Mike Piazza took karate lessons to prepare for fight with Roger Clemens
Mike Piazza has a new book called “Long Shot” that is being released this week, and it has received a good amount of press coverage thus far thanks to the New York media.
In the book, Piazza denies using steroids; admits to using andro, amphetamines, Vioxx, Ephedra, and Dymetadrine; expresses his disappointment with the results of the Hall of Fame voting; elaborates on the rumors about him being gay; discusses his odd reaction to signing a big contract; and talks about a conspiracy he believes Latin players had against him.
The New York Times had a good review of the book with a few quotes from Piazza mixed in, and the New York Post had even more anecdotes to share. The Post’s review includes perhaps the best nugget of all: Piazza admits he took karate classes to prepare for a potential revenge fight with Roger Clemens for a July 2000 beaning.
Clemens, then with the Yankees, started matters when he beaned Piazza in a July 8, 2000 game. Clemens apparently called the Mets dugout during the game to apologize, but Piazza told him to stick it.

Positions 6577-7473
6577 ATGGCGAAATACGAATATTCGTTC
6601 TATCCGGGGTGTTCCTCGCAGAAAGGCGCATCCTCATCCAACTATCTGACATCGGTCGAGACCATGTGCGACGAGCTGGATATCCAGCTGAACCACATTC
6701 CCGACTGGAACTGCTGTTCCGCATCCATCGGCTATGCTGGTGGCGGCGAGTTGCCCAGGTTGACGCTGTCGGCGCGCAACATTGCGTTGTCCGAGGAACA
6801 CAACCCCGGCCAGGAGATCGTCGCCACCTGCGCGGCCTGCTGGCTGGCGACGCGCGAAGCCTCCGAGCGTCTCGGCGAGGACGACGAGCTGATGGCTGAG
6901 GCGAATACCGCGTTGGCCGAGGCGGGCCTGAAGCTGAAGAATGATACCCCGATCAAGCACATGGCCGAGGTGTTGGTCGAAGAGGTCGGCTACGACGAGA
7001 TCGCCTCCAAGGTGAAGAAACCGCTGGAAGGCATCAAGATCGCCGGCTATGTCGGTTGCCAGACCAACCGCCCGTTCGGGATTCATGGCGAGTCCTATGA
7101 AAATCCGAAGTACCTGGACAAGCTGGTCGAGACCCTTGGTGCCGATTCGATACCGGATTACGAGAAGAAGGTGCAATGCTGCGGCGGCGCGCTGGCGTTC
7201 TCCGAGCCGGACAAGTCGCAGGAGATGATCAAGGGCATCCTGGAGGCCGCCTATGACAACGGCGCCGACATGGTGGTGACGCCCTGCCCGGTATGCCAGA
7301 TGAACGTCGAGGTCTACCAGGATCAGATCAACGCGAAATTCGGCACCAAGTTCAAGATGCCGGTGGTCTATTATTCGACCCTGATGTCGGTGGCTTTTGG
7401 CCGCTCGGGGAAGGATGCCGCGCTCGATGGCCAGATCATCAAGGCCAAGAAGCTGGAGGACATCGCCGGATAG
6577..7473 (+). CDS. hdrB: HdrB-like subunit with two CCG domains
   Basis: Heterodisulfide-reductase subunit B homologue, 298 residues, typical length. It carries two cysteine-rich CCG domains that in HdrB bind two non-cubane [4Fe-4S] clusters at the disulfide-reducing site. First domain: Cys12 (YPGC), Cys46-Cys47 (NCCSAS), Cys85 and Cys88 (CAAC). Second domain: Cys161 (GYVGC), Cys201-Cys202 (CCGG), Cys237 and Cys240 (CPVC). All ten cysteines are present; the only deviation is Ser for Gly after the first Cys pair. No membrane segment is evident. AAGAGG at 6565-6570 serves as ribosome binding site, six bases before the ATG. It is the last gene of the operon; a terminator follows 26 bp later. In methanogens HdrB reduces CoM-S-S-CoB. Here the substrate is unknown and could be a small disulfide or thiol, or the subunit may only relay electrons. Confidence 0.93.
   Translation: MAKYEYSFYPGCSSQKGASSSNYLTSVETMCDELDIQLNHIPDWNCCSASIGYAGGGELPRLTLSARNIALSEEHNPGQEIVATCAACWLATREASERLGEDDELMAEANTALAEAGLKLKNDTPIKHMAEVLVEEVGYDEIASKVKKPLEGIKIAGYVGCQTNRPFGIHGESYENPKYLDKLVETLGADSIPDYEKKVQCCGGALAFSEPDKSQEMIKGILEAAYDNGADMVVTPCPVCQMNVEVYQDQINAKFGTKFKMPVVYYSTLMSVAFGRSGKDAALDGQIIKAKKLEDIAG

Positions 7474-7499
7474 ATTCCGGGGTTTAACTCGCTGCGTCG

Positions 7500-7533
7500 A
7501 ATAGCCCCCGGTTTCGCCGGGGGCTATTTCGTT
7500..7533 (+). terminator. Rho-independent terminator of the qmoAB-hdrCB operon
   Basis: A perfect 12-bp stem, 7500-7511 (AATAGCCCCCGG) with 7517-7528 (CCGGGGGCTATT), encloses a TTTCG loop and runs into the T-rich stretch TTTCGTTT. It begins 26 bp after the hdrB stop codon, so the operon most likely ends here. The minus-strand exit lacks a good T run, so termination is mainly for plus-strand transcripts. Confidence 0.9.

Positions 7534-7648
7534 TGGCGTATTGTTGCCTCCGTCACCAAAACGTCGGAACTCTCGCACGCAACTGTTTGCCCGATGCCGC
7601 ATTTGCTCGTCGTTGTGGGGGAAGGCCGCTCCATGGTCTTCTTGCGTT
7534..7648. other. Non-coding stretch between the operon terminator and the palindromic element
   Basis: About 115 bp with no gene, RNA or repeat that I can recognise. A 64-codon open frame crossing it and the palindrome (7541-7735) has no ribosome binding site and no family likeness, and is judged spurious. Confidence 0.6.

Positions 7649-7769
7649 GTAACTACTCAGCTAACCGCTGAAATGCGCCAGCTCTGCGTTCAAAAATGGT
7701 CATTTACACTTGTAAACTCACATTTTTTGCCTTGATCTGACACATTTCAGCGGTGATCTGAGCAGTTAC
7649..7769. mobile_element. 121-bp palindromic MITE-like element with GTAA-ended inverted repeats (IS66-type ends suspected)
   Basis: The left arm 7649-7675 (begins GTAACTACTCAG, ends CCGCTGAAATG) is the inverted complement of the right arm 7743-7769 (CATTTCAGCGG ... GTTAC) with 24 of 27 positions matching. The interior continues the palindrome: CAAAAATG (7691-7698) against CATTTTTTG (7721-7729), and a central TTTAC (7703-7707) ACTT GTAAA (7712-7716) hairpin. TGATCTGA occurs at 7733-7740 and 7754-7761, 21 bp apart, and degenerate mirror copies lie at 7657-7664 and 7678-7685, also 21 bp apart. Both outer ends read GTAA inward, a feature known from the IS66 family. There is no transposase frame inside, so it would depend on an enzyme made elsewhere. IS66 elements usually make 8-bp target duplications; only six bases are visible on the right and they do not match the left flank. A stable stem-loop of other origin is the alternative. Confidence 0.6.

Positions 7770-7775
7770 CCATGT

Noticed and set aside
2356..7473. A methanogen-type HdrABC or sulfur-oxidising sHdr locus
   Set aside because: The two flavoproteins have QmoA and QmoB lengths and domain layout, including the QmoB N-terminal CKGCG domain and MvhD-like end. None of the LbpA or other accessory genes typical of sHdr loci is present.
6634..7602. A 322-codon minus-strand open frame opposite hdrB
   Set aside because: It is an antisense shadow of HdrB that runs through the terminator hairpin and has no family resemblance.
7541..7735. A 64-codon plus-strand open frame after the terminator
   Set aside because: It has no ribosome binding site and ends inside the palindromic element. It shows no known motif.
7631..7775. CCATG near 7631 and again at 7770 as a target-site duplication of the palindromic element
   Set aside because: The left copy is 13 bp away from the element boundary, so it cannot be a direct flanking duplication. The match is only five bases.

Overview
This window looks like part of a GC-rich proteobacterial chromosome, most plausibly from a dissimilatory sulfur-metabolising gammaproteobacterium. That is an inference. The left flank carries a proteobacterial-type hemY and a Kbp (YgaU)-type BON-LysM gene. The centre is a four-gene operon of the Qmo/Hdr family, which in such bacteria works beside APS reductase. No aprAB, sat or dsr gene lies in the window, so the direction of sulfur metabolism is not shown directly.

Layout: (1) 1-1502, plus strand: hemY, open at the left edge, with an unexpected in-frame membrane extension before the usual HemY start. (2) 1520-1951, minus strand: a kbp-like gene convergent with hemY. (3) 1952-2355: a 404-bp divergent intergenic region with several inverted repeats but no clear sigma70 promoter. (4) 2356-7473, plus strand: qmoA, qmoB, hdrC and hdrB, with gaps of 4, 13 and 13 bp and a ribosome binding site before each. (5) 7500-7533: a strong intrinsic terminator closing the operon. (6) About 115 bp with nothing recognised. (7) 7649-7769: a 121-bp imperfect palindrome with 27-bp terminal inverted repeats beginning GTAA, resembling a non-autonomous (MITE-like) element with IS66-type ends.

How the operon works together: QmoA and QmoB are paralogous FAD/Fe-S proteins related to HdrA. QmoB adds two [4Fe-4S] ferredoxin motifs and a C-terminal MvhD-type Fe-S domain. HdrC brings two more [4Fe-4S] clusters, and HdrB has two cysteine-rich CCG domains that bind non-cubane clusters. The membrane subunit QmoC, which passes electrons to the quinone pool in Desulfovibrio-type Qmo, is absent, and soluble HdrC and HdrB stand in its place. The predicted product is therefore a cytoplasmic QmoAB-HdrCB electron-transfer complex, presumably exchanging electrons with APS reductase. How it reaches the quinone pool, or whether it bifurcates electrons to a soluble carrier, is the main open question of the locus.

“I grabbed [the phone], threw it and said, ‘Tell him to go f–k himself,’” Piazza says in the book.
According to the Post’s review of the book, Piazza says he began “taking karate lessons and visualizing the next time” he and Clemens would go at it.
“I would approach with my fist pulled back. I figured he’d throw his glove out for protection. I’d parry the glove and then get after it,” Piazza writes.
The next incident between the men occurred during Game 2 of the World Series when Clemens splintered Piazza’s bat and chucked one of the pieces at the Mets catcher. The revenge fight never materialized for Piazza.
“There were complications,” he recalls. “The least of them was the realization that Clemens was a big guy, and I stood a pretty fair chance of getting my ass kicked in front of Yankee Stadium and the world. That was a legitimate concern.”
Now that’s a damn shame. Had he gone through with his plans, we could have seen a repeat of Chan Ho Park’s spinning kick on Tim Belcher. I’m thinking that reading this book might be worth it just based on this story alone. As for Piazza’s wife’s thoughts on the matter, well, those are pretty notable too.